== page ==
Another extremely talented and innovative band has taken the reigns with its musical freedom, and this band’s name is Lucero. With their new CD “Rebels, Rogues & Sworn Brothers”, Lucero has been advertising a promo-special where you can buy a hard copy of their new CD through their website and receive an instant digital download. The cost of the CD is only slightly more than a download from iTunes, and you receive immediate access to very good music, a CD in the mail, some rad pins, and the good feeling you get when you do something worthwhile.

It’s always worthwhile to support great music, especially when you can cut out the middlemen who make the music less of an art. There is nothing wrong with making money from music if you’re distributing a good product and not taking advantage of people, and Harvey Danger and Lucero have enough faith in their product that they are willing to take chances. This is what innovators do, and, in my opinion, these artists are the next innovators in the flailing music business.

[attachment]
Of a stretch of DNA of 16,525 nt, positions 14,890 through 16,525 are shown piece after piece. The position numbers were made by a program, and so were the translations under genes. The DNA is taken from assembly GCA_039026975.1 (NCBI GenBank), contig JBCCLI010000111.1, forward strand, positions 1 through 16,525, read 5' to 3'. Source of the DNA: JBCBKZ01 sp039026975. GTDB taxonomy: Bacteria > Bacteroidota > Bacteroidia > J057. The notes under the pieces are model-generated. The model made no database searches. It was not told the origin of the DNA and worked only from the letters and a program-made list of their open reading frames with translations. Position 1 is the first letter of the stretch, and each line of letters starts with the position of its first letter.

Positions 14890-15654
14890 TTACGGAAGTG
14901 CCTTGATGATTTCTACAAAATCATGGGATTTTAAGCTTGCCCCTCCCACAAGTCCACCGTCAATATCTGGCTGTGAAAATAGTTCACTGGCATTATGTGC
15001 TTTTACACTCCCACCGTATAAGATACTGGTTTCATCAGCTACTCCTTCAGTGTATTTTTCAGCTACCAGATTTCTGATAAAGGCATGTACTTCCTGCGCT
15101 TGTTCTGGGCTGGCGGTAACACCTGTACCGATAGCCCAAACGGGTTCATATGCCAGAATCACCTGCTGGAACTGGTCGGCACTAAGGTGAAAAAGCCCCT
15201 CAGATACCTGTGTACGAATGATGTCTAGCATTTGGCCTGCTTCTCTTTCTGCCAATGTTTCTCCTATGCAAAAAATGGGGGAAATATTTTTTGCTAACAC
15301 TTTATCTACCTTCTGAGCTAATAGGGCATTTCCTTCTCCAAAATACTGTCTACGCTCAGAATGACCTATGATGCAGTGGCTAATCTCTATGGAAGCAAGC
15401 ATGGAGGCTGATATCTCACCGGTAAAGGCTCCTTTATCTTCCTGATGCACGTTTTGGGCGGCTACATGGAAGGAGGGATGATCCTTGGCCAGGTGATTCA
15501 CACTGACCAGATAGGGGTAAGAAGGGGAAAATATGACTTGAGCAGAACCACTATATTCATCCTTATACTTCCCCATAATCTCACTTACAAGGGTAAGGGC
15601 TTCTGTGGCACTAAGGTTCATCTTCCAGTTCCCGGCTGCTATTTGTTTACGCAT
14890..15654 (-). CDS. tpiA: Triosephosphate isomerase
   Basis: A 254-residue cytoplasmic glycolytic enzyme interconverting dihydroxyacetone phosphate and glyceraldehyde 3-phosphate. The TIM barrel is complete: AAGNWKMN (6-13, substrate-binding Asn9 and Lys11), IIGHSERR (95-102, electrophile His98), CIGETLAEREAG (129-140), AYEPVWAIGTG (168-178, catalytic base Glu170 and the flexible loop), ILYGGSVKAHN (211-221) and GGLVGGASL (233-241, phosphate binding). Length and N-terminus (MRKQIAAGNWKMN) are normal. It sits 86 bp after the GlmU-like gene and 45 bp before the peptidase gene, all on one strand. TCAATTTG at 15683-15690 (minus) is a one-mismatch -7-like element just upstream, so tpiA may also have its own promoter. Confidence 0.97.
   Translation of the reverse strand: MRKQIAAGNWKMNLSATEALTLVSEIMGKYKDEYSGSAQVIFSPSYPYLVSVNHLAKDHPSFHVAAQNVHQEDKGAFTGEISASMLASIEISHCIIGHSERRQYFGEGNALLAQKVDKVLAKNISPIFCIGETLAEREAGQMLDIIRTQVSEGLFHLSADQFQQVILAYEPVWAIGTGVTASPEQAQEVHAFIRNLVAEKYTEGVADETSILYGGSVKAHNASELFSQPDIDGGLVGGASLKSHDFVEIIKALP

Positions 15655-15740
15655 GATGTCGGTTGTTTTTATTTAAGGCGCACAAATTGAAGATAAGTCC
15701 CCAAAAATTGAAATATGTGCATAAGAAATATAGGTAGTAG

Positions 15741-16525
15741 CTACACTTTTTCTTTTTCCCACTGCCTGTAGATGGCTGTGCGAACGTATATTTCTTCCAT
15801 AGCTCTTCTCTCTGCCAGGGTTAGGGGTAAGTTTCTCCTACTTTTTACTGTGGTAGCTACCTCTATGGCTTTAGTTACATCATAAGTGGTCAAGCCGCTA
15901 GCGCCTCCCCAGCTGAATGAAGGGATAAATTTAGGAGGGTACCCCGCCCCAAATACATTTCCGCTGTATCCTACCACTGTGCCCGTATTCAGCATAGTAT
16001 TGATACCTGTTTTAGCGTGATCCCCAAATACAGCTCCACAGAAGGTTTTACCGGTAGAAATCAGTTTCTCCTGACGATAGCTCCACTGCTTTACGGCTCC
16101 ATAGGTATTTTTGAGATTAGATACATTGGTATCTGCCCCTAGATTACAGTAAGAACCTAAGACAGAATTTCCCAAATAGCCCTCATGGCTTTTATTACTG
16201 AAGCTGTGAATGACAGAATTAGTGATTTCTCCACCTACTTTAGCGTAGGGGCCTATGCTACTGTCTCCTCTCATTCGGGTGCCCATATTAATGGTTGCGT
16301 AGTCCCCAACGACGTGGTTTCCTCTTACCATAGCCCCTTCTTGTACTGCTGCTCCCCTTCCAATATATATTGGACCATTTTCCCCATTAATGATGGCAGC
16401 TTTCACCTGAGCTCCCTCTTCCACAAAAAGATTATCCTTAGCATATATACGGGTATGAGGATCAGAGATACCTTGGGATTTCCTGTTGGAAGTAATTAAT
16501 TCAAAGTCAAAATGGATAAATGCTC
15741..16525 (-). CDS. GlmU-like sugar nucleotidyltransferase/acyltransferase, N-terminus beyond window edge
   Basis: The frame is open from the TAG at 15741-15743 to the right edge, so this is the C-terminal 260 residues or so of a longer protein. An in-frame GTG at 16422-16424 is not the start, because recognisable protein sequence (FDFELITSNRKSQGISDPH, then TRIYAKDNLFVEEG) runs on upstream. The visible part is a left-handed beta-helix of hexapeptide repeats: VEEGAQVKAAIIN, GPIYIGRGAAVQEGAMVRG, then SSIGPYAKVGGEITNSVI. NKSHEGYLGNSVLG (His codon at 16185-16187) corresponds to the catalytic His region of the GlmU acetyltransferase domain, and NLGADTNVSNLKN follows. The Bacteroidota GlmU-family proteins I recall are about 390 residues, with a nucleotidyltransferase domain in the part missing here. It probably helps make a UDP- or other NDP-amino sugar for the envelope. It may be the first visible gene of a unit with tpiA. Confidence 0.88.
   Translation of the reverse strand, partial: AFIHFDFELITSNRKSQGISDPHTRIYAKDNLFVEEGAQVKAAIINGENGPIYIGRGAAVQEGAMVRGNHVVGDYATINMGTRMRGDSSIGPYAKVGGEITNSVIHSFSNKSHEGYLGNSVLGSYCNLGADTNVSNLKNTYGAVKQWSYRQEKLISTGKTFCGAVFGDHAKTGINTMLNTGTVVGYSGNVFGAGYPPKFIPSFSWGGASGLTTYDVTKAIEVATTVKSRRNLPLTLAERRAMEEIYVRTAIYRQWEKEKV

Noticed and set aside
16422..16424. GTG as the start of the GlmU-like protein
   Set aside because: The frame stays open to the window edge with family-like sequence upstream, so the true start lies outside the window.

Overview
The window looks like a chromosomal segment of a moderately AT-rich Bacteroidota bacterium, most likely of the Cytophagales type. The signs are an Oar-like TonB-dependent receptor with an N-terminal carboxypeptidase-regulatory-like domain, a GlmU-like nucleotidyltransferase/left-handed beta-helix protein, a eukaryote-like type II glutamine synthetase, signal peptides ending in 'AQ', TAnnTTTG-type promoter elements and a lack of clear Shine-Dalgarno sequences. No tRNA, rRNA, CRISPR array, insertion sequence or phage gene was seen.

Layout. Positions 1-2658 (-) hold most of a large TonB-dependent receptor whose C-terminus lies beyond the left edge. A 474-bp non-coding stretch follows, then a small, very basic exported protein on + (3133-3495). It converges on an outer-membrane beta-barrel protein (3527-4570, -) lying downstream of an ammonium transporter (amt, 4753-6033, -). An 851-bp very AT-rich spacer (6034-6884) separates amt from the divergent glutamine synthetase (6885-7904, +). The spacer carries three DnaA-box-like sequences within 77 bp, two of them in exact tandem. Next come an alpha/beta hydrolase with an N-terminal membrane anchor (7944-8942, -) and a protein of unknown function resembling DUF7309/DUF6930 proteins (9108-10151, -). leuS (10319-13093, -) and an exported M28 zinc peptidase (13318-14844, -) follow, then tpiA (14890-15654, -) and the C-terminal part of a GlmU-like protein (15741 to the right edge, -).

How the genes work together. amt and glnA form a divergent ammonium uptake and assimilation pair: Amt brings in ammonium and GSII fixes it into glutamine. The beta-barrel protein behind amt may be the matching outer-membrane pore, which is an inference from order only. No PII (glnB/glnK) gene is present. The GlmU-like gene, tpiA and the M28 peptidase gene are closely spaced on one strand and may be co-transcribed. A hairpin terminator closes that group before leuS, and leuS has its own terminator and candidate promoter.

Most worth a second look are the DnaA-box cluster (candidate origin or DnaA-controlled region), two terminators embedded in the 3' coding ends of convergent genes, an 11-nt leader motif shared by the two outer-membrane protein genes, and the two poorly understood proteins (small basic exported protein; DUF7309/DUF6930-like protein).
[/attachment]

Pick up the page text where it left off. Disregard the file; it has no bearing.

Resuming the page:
We Got the Beats

We music connoisseurs like to think that we’re always discerning when it comes to our musical choices, but loud music and the need to dance sometimes override our best efforts. We’ve all been in that position where our “closet music” starts playing on the radio and we just have to turn it up. Many of us have also been in a situation where a member of an older generation questions the propriety of a beat or lyric. Yet, despite the belief of much of the population over twenty, not all hip-hop is composed of breakneck beats and bad-ass lyrics (not that those songs aren’t fun too!) Like any musical genre, hip-hop has gone through many transitions and survived the power of many sub-genres. The most popular artists aren’t necessarily the best or the most interesting, but sometimes their music is fun. Like all music, hip-hop has a huge number of artists doing different things, and plenty of hip-hop music is worth listening to for more than just beats. The following artists are definitely worth your time: